ca = current_subdomain
    current_user.current_subdomain = ca unless current_user.nil?
end

This may be trivial for experienced Rails developers, but I decided to blog about it anyway – for people like me who just started working with Rails a couple of months ago it may be useful information.

A Tweet is not a LinkedIn Status Update

Posted in new social media by Rob van Dijk on 19/01/2010


I was recently forced to delete one of my LinkedIn connections. Why?

I like to follow the LinkedIn status updates posted by my connections. They inform me about big projects they work on, about seminars they visit, about job changes and other career-related events. Until recently I was happily following these updates from my iPhone.

That is, until LinkedIn decided to offer a connection between its status update and Twitter. One of the usage scenarios – a Tweet with #in is passed to LinkedIn as status update – makes perfect sense. Once in while you tweet something that is worthwhile knowing for your LinkedIn connections as well: just add #in and you’re done. The second usage scenario however – all Tweets are passed to LinkedIn as status update – turns out to be a pain for those following status updates using the iPhone LinkedIn app. In fact, it just turns into a useless copy of Twitter. You have to wade through 20 Tweets of person X before encountering a single LinkedIn status update of another person, and then another 17 Tweets of the same person X before encountering the next. As people say on Twitter: #fail.

Apart from this practical issue, it usually doesn’t make sense to connect Twitter one-on-one with your LinkedIn status. LinkedIn gives me the career overview of my connections. Careers develop relatively slowly, and so status updates are relatively sparse. That is a completely different model than Twitter, where the update frequency is typically much higher.

So, to be able to see status updates of all my connections on the iPhone LinkedIn app (and not just Tweets from person X) I had to delete the connection. Which makes me very curious: how do you handle this?

Leerkracht gezocht

Posted in new social media, School-ouder communicatie by Rob van Dijk on 14/01/2010

Dit bericht is verplaatst naar blog.schoudercom.nl en is nu te bereiken via http://blog.schoudercom.nl/2010/01/14/leerkracht-gezocht/.

Communicatie tussen basisscholen en ouders in beeld

Posted in new social media, School-ouder communicatie by Rob van Dijk on 19/12/2009

Dit bericht is verplaatst naar blog.schoudercom.nl en is nu te bereiken via http://blog.schoudercom.nl/2009/12/19/communicatie-in-beeld/.

Tagged with:

Mogen ouders schoolfotos publiceren op besloten portal?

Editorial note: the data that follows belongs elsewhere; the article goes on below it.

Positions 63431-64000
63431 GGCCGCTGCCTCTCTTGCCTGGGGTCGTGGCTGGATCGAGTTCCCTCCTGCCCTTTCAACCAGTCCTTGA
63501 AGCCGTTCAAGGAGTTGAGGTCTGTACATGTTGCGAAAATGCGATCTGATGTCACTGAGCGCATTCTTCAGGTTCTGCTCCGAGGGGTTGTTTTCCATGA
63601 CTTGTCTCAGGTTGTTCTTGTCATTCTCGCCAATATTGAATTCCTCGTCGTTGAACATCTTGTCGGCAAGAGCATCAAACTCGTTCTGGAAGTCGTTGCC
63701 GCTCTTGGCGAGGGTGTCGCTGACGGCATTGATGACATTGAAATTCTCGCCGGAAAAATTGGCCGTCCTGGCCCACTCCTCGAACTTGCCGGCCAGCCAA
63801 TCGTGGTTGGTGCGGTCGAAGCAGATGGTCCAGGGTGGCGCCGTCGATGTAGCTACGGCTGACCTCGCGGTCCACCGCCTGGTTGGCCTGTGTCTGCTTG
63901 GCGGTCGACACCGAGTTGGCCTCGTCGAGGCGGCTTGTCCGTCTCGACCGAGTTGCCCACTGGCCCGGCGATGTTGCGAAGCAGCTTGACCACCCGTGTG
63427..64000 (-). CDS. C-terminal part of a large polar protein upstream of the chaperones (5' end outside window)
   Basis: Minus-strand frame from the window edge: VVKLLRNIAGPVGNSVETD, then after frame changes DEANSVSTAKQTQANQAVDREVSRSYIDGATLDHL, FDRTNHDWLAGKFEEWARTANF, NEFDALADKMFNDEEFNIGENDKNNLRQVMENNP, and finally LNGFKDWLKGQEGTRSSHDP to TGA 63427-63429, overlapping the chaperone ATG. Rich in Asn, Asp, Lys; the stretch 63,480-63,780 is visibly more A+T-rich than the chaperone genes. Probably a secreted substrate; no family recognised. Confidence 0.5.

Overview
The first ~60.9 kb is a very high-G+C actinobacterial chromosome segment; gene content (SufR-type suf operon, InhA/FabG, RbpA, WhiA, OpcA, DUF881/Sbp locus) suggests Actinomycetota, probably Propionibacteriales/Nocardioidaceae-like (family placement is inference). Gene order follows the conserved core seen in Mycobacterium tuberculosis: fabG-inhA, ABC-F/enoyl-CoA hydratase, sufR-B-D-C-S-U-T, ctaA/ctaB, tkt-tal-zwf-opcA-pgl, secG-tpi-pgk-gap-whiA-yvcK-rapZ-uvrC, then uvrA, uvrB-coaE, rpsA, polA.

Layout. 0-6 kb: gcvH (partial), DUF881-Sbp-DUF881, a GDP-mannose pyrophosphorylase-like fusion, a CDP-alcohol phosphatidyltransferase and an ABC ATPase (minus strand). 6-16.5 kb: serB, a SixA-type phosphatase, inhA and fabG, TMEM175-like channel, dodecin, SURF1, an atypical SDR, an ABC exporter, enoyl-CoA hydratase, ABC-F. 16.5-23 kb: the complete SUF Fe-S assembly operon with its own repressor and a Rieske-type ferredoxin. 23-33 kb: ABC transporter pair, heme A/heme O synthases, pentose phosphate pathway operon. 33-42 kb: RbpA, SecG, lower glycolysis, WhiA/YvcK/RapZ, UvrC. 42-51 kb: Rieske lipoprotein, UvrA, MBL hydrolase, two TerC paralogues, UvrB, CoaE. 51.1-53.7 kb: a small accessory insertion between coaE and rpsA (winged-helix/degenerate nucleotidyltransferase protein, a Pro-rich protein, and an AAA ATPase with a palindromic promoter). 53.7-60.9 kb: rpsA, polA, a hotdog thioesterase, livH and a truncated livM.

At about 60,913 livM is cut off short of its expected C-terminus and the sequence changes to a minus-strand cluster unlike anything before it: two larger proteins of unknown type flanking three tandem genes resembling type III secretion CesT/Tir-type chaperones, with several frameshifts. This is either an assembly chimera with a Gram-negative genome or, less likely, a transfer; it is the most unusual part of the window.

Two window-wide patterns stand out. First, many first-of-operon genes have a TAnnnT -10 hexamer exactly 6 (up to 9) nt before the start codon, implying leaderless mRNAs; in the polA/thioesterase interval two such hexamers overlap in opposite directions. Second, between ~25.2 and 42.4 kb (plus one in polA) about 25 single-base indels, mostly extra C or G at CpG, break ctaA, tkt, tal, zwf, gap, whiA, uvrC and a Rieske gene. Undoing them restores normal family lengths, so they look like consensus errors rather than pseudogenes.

Posted in new social media, School-ouder communicatie by Rob van Dijk on 23/11/2009

Dit bericht is verplaatst naar blog.schoudercom.nl en is nu te bereiken via http://blog.schoudercom.nl/2009/11/23/mogen-ouders-schoolfotos-publiceren-op-besloten-portal/.

Tagged with: ,

Rubyenrails 2009: what’s in it for the customer?

Posted in rubyonrails by Rob van Dijk on 01/11/2009

The Rubyenrails 2009 Conference, held in Amsterdam as previous years, has just finished. What was new, what was hot and what’s in it for the customer?

One of the nice surprises was the increasing number of large(r) companies that are using Ruby on Rails, to name some examples: Tele2, Nedap, Ordina. Adoption of Rails varies from usage in one department to being the strategic platform of choice.

This nicely coincides with  the inspiring talk by Jeremy Kemper who observes that both Ruby and Rails are not hypes anymore but are becoming mainstream.

The real-life example omroep.nl (presentation by Bart Zonneveld and Sjoerd Tieleman) illustrates what Ruby on Rails can do for the web development industry. Within 6 months a small team built both the site itself and a custom CMS that interfaces with an existing image library. If anything, this example shows both the maturity of the platform and the rapid development cycles that can be achieved.

Other presentations addressed performance (Bart ten Brinke) and security (Jonathan Weiss). They gave various practical pointers for building a performing Ruby on Rails site and increasing security to block various types of attacks (XSS, Session Fixation, CSRF, Javascript Hijacking).

Customers usually don’t care much which database is being used, as long as the functionality of the website works as desired. Perhaps this will be different for MongoDB (presentation by Michael Dirolf), a new document-based schema-free database. Letting go of schemas is quite a step for anybody involved in modern relational databases but it opens up a huge potential for flexibility all the way up to the end-user. An administrator wants a new User field for sub-departments? With MongoDB at the back this will be trivial. Sure, such functionality is possible with a relational database as well, but requires quite a bit more work.